Cover image for The bad detective
The bad detective
Keating, H. R. F. (Henry Reymond Fitzwalter), 1926-2011.
Publication Information:
New York : St. Martin's Minotaur, 1999.

Physical Description:
279 pages ; 22 cm
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For years Detective Sergeant Jack Stallworthy has taken advantage of the extra perks available to him. He's put away the criminals, made the town safer.Why shouldn't he accept the bonuses for his hard work?His beloved and beautiful wife Lily dreams of retiring on Ko Samui, an island paradise, while Jack would be content to retire to a modest bungalow in Devon.That is, until Jack meets influential businessman Emslie Warnaby.Emslie offers Jack a deal he can hardly refuse: in exchange for just one file at police headquarters, Jack will get the deeds of ownership to the first-class Calm Seas Hotel in Ko Samui.But the incriminating file turns out to be very hard to get indeed, and as Jack tries to complete the transaction, Lily grows impatient about her dream.Jack falls deeper and deeper into crime, and soon there's no turning back....

Author Notes

H. R. F. Keating (Henry Reymond Fitzwalter "Harry" Keating) was born in St. Leonards-on-Sea on October 31, 1926. He attended Merchant Taylor's School in London, England and Trinity College in Dublin, Ireland. He worked for The Times (London) as the crime books reviewer from 1967 to 1983. His first novel, Death and the Visiting Firemen, was published in 1959. He wrote about 50 fiction and nonfiction works during his lifetime, but is best known for the Inspector Ghote series. His other works include the Harriet Martens Mysteries series and Sherlock Holmes: The Man and His World.

Keating received the CWA Gold Dagger Award in 1964 for The Perfect Murder and in 1980 for The Murder of the Maharajah, the Edgar Alan Poe award in 1988, the George N. Dove Award in 1995, and the CWA Cartier Diamond Dagger for outstanding service to crime fiction in 1996. He died of cardiac failure on March 27, 2011 at the age of 84.

(Bowker Author Biography)

Reviews 2

Booklist Review

British copper Jack Stallworthy isn't a bad detective, exactly, but occasionally the opportunity has arisen for him to suppress evidence and, in the process, stash away a few pounds in his secret retirement fund. Jack's wife has decided on Ko Samui, a remote island paradise, as the perfect retirement spot, but Jack knows that his pension--even with the secret stash--won't be enough. So when a local entrepreneur asks Jack to steal a file from police headquarters in exchange for the deed to a hotel in Ko Samui, Jack can hardly believe his "good luck." The only catch is that spiriting the file out of HQ proves much more difficult than Jack could have imagined. In this thought-provoking story of greed, corruption, and scandal, even justice comes dripping with irony--and leaving the reader feeling as much regret as satisfaction. Keating, distinguished author of nearly 50 books, is a gifted writer. His crime novels are perfect for thinking readers who want to be stirred, stimulated, and roused--as well as entertained. --Emily Melton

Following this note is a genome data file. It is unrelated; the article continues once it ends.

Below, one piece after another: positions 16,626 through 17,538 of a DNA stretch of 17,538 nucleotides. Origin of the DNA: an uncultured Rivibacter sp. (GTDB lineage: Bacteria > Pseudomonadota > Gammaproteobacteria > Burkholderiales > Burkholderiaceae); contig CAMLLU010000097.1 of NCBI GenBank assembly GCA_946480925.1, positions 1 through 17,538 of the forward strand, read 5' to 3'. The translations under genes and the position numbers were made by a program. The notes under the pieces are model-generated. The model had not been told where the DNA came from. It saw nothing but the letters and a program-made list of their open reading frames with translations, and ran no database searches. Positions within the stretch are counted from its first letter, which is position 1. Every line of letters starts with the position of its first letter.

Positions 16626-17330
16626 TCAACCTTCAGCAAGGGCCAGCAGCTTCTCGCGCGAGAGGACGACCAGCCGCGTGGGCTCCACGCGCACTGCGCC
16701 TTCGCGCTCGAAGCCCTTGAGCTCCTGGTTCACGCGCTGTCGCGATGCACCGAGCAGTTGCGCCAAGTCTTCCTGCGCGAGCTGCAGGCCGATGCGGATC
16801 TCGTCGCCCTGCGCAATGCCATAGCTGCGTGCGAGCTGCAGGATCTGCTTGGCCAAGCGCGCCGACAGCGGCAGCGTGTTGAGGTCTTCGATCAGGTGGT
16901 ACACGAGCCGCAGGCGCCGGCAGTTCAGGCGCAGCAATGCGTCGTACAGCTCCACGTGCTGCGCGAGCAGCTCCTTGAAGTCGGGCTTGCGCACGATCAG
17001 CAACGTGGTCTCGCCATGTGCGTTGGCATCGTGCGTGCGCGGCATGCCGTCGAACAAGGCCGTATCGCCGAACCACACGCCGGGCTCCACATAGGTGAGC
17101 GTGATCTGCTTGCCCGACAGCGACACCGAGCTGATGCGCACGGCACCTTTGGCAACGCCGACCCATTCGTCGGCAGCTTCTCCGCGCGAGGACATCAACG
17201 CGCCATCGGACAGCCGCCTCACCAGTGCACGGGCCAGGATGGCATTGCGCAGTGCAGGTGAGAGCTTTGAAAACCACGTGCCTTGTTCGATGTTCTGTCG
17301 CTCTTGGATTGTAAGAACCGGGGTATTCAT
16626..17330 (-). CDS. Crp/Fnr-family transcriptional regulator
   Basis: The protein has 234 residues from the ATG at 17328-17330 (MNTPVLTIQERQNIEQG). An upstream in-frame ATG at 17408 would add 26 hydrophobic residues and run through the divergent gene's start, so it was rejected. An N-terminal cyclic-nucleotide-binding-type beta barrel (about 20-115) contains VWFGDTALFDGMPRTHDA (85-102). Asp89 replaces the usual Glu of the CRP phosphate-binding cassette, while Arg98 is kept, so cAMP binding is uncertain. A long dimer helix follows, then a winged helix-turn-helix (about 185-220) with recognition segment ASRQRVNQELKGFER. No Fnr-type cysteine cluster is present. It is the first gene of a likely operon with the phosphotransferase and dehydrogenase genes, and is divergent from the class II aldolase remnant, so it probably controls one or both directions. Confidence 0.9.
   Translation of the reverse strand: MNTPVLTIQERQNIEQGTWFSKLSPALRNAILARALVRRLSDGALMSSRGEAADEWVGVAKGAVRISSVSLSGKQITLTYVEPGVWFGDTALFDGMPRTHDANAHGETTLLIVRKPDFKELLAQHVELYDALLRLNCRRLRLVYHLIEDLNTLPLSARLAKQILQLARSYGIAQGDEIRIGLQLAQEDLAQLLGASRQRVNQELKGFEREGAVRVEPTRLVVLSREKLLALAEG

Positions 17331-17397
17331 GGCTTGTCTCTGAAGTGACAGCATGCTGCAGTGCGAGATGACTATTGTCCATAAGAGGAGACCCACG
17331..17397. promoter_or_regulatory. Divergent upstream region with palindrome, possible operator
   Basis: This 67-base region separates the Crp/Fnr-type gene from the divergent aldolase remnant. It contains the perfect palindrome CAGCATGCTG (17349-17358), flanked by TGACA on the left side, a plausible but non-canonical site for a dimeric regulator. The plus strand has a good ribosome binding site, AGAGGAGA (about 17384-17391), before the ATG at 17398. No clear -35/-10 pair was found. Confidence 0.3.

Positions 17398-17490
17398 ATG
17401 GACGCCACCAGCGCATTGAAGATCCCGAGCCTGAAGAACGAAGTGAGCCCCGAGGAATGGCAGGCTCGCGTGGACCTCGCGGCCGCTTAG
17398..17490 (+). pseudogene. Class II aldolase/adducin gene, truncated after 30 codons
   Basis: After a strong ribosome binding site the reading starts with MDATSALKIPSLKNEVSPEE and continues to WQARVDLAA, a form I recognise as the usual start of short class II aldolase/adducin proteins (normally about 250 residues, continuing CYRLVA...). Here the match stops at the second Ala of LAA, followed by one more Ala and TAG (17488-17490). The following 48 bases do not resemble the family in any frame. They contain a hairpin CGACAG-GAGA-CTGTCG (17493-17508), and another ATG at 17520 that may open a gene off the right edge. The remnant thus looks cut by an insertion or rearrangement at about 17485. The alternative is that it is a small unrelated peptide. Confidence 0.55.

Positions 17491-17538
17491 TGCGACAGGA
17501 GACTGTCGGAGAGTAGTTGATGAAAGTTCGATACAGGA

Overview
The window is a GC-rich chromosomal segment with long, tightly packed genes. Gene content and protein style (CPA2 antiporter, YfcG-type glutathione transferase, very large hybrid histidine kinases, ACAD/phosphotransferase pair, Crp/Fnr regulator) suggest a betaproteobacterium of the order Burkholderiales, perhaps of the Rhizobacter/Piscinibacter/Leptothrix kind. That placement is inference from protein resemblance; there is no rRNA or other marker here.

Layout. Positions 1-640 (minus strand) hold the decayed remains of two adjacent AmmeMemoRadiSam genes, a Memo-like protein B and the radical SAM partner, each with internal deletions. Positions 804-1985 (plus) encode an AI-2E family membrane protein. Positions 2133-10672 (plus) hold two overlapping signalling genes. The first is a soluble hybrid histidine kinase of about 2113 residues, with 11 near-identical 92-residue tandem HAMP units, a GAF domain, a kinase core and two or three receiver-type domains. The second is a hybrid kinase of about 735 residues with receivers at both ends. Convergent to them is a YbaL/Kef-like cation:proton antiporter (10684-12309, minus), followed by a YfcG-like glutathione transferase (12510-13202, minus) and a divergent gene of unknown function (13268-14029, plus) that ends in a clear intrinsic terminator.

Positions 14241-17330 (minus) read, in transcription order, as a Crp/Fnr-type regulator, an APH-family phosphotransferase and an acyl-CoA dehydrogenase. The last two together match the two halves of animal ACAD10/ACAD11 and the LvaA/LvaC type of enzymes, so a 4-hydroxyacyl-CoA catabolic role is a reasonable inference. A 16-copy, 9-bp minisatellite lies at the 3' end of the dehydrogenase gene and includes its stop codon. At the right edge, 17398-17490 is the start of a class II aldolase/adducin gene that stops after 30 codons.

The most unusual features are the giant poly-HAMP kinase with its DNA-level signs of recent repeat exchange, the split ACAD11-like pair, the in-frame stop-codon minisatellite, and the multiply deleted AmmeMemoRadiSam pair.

Publisher's Weekly Review

British Det. Sgt. Jack Stallworthy didn't start out as a corrupt cop. He had every intention of protecting the people of Abbotsport. But when his wife, Lily, his only obsession, wanted her own car, what was an underpaid cop supposed to do but take a bribe? Now in his 50s and looking at retirement, Jack realizes that his meager pension and the only slightly larger stash of money buried in his backyard won't last long on the tropical island of Ko Samui, for which Lily pines. So when computer magnate Emslie Warnaby tempts him, in exchange for plane tickets to the island and a deed for a hotel there, to retrieve a folder the police seized when a bureaucrat was arrested, Jack grudgingly agrees. His attempts at getting the folder from the fraud investigation officeÄwhich range from befriending the charwoman, clerk and detective sergeant in charge to breaking and entering with the help of his archenemy, all the while facing Warnaby's imminent deadlineÄmake up the bulk of this well-told tale. Jack, while crooked, is an astute observer of all around him and serves as a bellwether for a small-town cop's lot in life. Keating's low-key sense of humor and his dexterity at making a crooked protagonist sympathetic are firmly in place, as is the story's satirical edge, which explores the disparity between the financial rewards received by criminals and police and the symbiotic relationship between cops and robbers. Readers will come away from this newest by the veteran author of the Inspector Ghote mysteries with an eye-opening look at modern law enforcement. (Sept.) (c) Copyright PWxyz, LLC. All rights reserved